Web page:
Please use this identifier to cite or link to this item: http://cmuir.cmu.ac.th/jspui/handle/6653943832/55220
Title: Multiparameter optimization method and enhanced production of secreted recombinant single-chain variable fragment against the HIV-1 P17 protein from Escherichia coli by fed-batch fermentation
Authors: Porntip Paopang
Watchara Kasinrerk
Chatchai Tayapiwatana
Phisit Seesuriyachan
Bordin Butr-Indr
Keywords: Biochemistry, Genetics and Molecular Biology
Issue Date: 2-Apr-2016
Abstract: © 2016, Taylor & Francis Group, LLC. The single-chain fragment variable (scFv) was used to produce a completely functional antigen-binding fragment in bacterial systems. The advancements in antibody engineering have simplified the method of producing Fv fragments and made it more efficient and generally relevant. In a previous study, the scFv anti HIV-1 P17 protein was produced by a batch production system, optimized by the sequential simplex optimization method. This study continued that work in order to enhance secreted scFv production by fed-batch cultivation, which supported high volumetric productivity and provided a large amount of scFvs for diagnostic and therapeutic research. The developments in cell culture media and process parameter settings were required to realize the maximum production of cells. This study investigated the combined optimization methods, Plackett–Burman design (PBD) and sequential simplex optimization, with the aim of optimize feed medium. Fed-batch cultivation with an optimal feeding rate was determined. The result demonstrated that a 20-mL/hr feeding rate of the optimized medium can increase cell growth, total protein production, and scFv anti-p17 activity by 4.43, 1.48, and 6.5 times more than batch cultivation, respectively. The combined optimization method demonstrated novel power tools for the optimization strategy of multiparameter experiments.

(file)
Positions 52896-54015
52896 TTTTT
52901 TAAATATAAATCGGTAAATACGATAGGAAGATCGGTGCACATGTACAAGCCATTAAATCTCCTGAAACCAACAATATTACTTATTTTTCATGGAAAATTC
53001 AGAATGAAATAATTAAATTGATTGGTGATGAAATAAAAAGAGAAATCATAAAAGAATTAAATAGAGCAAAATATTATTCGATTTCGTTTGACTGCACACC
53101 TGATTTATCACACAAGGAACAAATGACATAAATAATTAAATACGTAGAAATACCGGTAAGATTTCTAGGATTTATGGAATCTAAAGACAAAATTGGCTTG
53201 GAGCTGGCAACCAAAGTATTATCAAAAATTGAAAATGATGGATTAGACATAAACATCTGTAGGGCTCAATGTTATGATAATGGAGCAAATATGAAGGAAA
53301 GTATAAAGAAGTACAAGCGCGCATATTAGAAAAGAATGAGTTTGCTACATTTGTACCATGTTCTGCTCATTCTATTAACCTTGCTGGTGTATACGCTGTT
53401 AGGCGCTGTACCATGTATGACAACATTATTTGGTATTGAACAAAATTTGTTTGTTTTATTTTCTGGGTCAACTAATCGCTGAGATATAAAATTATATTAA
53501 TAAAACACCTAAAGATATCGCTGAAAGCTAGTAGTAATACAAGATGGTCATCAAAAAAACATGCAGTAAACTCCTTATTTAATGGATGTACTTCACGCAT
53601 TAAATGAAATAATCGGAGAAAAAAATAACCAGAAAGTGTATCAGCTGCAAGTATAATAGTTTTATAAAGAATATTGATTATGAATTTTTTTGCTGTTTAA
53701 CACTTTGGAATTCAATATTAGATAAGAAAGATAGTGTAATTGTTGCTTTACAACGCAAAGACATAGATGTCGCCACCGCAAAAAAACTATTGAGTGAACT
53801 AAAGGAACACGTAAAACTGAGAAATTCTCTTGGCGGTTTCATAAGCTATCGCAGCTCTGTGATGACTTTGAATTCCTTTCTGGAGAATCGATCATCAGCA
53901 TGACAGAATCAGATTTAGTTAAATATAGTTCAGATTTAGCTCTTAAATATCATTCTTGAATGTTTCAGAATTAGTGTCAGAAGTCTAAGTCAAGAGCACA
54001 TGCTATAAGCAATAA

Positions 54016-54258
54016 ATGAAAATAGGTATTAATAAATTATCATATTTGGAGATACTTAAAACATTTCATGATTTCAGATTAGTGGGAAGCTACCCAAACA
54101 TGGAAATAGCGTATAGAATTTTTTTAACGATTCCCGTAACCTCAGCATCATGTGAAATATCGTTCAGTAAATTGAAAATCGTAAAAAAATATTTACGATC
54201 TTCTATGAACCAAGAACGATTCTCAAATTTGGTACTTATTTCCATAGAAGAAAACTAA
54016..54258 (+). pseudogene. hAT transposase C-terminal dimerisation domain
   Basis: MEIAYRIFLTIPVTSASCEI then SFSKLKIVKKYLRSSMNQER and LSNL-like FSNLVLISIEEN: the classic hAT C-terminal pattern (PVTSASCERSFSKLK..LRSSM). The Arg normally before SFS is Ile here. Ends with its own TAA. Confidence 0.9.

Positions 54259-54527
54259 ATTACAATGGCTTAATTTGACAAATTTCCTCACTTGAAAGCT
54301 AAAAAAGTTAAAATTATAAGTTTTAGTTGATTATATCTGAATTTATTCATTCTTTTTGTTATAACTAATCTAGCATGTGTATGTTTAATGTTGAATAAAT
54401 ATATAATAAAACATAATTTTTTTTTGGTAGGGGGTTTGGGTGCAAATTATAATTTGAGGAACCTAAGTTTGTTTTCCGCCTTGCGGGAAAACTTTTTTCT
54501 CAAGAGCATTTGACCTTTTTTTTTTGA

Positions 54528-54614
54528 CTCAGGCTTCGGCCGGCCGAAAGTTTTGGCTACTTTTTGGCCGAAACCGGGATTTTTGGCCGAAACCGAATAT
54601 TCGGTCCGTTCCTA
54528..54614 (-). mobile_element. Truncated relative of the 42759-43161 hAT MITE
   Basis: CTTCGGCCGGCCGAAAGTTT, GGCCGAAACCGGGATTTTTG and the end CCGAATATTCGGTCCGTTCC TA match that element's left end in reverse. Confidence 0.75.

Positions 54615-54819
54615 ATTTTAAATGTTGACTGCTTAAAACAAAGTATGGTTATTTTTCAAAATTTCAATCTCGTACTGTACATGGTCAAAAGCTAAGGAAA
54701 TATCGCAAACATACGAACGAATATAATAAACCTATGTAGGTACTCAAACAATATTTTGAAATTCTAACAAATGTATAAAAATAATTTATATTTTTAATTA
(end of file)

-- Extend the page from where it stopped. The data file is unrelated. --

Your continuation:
URI: https://www.scopus.com/inward/record.uri?partnerID=HzOxMe3b&scp=84968645187&origin=inward
http://cmuir.cmu.ac.th/jspui/handle/6653943832/55220
ISSN: 15322297
10826068
Appears in Collections:CMUL: Journal Articles

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